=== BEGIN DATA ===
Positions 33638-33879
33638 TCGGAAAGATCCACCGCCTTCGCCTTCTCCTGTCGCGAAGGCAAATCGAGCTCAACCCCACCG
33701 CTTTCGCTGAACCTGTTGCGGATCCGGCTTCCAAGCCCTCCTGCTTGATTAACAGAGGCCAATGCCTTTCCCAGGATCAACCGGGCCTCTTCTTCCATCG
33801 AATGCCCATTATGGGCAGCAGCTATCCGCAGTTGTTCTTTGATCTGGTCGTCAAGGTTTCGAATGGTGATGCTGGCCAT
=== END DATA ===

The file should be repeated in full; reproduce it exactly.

Positions 33638-33879
33638 TCGGAAAGATCCACCGCCTTCGCCTTCTCCTGTCGCGAAGGCAAATCGAGCTCAACCCCACCG
33701 CTTTCGCTGAACCTGTTGCGGATCCGGCTTCCAAGCCCTCCTGCTTGATTAACAGAGGCCAATGCCTTTCCCAGGATCAACCGGGCCTCTTCTTCCATCG
33801 AATGCCCATTATGGGCAGCAGCTATCCGCAGTTGTTCTTTGATCTGGTCGTCAAGGTTTCGAATGGTGATGCTGGCCAT